Kevin Jones: Yeah, some. I’m trying to think where they are, but yeah. I tend to hoard things, and so I try not to hold on to it. But they are there with me, I guess. Even if I don’t remember the words exactly, I remember the feeling from that encouragement. If you’ve ever taken one of those personality tests – I like the Meyers-Briggs. I’m an ENFP all the way, feeler. So I remember feeling emotions, and when someone encourages me, that’s what I remember more than the words, personally.
Pastor Keith: Are you a card writer? Do you write cards of thanks and encouragement?
Kevin Jones: Not usually. I’m more of a phone caller. Not a lot of people use phones for phone calls anymore. I’m one of those people. I like to call somebody up. More of a visual person than I am – not visual, because the phone’s not visual. Auditory, there it – yeah, rather than writing out, I’d rather talk to somebody face-to-face or even on the phone.
Pastor Keith: Yeah, you are a phone caller.
Kevin Jones: I know not a lot of people are.
Pastor Keith: Yeah, I know. It’s like, “You’re calling me.”
Kevin Jones: Who does that?
Pastor Keith: Yeah, who calls?
Kevin Jones: I do that. That’s who does.
Pastor Keith: I’ll Facetime people all the time. My mom, one of the things that she’s really great at is she’s a letter writer. She’ll write a letter or a note of encouragement. If she hears somebody’s sick, she’s like, “I’m writing them a note of encouragement.”
Kevin Jones: That’s so good.
Pastor Keith: Yeah, it’s really good. My method a lot is text. I’ll text. If I’m thinking about it, I want to go ahead and get it.
Bob Bonta: I’m more of an electronics guy myself too. I’ve been working in IT and all that for the past 30-plus years, so the latest things you come out with, with electronic or IT or like that, I’m right there onboard with it. So I’ll send emails. I’ll send texts. I write half a sentence, my hand hurts. So writing a card or writing a letter is difficult. If I write a letter, it’s going to be typed out and then I’ll just sign it. I’ll physically sign it after I print it out or something like that. But the first part of your question was storing any encouragement that I receive. I think of the verse that, “Your word have I hid in my heart that I might not sin against you.” I’m a hider in my heart.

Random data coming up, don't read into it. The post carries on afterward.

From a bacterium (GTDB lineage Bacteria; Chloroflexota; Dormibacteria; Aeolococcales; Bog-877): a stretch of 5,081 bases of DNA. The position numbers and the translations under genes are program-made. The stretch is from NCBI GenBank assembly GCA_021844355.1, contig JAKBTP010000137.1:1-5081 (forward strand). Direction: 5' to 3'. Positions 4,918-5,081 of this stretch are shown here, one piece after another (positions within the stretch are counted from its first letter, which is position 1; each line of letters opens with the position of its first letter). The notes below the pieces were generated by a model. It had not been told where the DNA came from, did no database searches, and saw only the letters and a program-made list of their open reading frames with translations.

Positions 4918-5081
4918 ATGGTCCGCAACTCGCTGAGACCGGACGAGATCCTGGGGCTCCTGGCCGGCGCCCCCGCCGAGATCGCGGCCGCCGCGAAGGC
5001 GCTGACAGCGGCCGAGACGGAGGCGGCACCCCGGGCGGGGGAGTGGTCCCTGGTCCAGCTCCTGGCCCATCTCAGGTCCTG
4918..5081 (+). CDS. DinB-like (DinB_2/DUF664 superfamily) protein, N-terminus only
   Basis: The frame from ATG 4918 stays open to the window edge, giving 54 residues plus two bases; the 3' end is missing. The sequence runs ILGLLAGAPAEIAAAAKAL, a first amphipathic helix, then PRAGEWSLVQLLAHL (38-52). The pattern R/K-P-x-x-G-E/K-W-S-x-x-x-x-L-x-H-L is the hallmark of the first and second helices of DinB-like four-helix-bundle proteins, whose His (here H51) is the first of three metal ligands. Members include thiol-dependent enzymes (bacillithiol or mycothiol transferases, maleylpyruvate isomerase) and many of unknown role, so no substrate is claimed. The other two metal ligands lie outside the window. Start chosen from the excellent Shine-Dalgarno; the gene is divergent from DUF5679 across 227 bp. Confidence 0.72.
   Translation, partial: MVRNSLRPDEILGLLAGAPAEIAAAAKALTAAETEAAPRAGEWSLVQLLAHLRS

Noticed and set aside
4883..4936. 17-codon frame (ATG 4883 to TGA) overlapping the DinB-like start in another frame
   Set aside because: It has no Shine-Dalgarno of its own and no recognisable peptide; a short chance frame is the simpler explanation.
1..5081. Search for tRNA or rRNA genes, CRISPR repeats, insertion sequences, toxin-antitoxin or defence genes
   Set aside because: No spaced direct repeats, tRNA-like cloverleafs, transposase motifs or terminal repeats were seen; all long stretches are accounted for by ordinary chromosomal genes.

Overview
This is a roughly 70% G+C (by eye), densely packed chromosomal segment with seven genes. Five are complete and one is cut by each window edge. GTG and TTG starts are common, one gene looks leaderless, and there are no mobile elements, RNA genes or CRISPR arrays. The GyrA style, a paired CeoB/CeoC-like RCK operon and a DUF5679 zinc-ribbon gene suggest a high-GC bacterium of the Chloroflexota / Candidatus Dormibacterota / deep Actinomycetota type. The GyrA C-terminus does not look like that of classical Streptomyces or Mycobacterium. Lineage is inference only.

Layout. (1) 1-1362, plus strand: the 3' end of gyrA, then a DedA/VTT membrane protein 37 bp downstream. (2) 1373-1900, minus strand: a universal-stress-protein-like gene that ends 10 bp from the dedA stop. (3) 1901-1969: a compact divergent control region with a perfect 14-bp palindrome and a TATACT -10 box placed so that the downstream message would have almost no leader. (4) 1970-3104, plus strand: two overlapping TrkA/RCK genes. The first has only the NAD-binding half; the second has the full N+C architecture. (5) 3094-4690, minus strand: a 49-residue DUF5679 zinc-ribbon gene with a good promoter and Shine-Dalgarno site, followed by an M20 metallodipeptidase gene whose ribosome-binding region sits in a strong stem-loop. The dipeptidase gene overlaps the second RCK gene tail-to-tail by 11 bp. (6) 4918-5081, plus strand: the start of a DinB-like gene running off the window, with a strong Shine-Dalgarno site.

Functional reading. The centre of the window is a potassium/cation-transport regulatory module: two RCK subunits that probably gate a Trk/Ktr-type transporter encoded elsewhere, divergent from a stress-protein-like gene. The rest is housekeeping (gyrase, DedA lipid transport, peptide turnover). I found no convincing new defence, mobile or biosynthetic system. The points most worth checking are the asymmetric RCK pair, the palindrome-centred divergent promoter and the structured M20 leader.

I think what you eluded to Kevin, was that when people send you a note or send you a card or give you encouragement, I don’t necessarily store the words, but the fact that you reached out to encouraged me, that your hand was on my shoulder to encourage me. Your arm was around me to hold me when I was weak and when I needed someone to hold me up. I remember that stuff. I have an awful memory. But what I do remember of things like that – I remember telephone numbers and addresses – but when people reach out to me, I remember that. In the transient life in the military, and I was 20 years in the Air Force, transient life in the military, not a whole lot of people reach out to you. I mean obviously family does, but you don’t really get all that much from some folks. I hear some military folks that have friends all over the world. For whatever reason, the dark times that I have been through, I haven’t gathered up – I haven’t been able to gather up too many what they – quote – what they call “friends.” And so when people reach out to me in that way, I store it up in my heart. It’s precious. It’s even more precious to me.